Biphasic effects of ethanol tested with drug discrimination in HAD and LAD rats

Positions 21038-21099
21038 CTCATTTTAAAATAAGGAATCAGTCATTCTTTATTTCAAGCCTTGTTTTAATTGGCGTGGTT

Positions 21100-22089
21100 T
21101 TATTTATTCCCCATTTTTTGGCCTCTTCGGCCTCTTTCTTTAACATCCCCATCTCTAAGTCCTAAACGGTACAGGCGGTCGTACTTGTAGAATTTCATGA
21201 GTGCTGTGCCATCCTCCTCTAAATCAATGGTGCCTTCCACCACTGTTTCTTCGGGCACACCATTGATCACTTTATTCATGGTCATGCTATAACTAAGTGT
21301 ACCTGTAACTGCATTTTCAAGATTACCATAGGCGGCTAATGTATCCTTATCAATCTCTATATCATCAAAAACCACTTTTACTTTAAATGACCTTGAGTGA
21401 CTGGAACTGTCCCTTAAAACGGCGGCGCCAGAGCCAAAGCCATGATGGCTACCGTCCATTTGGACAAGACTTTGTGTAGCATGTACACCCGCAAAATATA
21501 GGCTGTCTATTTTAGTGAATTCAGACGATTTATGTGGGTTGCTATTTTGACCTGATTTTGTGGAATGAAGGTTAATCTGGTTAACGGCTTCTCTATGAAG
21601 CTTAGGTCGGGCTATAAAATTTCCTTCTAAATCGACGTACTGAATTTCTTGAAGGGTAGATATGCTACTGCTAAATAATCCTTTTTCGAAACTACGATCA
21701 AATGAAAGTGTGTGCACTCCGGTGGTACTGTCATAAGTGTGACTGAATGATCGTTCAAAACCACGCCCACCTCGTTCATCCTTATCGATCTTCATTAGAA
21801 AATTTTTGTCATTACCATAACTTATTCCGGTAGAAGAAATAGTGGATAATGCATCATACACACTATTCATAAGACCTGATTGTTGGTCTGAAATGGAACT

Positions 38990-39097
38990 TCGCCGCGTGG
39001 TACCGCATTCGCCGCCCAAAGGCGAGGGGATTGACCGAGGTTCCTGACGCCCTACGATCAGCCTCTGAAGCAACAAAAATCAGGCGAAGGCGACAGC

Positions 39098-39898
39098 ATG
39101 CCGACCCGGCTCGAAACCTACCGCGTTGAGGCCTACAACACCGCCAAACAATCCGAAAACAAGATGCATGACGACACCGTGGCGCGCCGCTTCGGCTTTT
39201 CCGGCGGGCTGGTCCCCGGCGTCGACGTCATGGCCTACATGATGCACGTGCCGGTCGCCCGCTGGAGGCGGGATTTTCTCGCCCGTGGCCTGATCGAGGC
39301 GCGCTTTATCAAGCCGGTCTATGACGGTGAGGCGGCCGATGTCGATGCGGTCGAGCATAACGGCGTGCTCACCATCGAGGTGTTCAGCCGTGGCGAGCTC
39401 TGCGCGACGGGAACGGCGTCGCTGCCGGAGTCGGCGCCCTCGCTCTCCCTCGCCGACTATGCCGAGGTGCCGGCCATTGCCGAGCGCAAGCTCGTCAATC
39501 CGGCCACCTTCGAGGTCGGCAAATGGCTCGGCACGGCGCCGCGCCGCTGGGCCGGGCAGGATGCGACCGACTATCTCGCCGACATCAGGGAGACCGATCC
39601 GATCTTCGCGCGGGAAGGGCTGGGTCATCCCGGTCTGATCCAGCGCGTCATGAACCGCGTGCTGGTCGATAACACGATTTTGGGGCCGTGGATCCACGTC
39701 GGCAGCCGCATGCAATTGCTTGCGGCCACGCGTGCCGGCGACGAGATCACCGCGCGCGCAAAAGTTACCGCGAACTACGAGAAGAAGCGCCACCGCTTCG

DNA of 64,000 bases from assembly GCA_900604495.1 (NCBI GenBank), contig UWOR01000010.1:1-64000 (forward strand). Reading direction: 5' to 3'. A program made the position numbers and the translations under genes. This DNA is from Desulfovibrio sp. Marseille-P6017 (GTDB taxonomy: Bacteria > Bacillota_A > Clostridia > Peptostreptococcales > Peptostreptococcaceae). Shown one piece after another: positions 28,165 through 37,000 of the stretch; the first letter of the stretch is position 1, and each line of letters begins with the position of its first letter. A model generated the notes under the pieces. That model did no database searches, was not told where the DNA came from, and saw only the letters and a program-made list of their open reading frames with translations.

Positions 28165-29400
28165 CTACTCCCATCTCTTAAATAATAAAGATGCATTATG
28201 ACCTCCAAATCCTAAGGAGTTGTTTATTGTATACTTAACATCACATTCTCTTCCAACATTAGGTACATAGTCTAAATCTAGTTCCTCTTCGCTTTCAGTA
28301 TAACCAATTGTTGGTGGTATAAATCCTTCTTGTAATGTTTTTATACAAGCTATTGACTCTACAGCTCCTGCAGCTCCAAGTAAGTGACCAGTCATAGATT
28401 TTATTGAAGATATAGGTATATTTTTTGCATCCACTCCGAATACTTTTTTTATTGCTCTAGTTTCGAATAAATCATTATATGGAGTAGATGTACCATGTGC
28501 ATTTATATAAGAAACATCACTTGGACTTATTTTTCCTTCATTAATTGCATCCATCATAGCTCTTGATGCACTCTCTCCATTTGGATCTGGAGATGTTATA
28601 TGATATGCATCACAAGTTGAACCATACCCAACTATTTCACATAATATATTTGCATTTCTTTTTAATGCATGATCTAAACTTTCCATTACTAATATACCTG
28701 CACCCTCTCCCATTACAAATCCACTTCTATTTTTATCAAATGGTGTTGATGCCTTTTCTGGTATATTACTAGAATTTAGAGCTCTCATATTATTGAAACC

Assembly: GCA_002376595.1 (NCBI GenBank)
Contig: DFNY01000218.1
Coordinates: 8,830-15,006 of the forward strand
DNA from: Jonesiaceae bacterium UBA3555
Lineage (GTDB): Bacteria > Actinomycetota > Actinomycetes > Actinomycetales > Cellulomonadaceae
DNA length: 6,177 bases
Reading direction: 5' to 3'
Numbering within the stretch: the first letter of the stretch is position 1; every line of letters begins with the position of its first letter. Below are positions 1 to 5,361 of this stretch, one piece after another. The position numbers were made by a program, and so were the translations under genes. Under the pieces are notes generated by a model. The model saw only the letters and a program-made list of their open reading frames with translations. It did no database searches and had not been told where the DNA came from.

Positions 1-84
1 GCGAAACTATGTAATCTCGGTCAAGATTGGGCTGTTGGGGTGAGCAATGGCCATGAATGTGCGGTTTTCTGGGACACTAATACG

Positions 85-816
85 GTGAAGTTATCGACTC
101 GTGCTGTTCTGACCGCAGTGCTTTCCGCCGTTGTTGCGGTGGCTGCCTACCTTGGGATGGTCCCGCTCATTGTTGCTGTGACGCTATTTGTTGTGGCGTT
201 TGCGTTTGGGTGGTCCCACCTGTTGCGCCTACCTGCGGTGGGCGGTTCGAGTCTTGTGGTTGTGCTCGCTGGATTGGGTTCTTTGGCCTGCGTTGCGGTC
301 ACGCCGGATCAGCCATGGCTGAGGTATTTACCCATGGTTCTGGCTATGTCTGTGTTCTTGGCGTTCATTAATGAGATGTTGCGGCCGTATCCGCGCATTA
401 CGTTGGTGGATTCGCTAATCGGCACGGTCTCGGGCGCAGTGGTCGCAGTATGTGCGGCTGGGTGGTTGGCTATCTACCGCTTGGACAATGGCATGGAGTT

Seventh-generation selectively bred high-alcohol-drinking (HAD) and low-alcohol-drinking (LAD) rats were trained to make differential responses for ethanol (0.75 g/kg, IP) and saline vehicle, following postadministration intervals (PI) of 2 min (HAD-2 and LAD-2 animals) and 30 min (HAD-30 and LAD-30 animals). ED 50 values of 0.395 and 0.352 g/kg, respectively, for HAD-2 and LAD-2 animals and 0.269 and 0.314 g/kg, respectively, for HAD-30 and LAD-30 animals reflect the absence of any phenotypic difference for the discriminative stimulus effects of ethanol. HAD-2 animals were more responsive than LAD-2 animals to the stimulating effects of ethanol as measured by total response rates during training sessions. The differential ethanol response generalized to pentobarbital in all four groups but not to morphine, an alternative CNS depressant. The specific antagonist of 5-hydroxytryptamine 3 , receptors, 3-tropanyl-3,5-dichlorobenzoate (MDL 72222), up to doses of 14.0 mg/kg failed to antagonize the discriminative effects of ethanol. Ethanol sleep times did not differ between groups.
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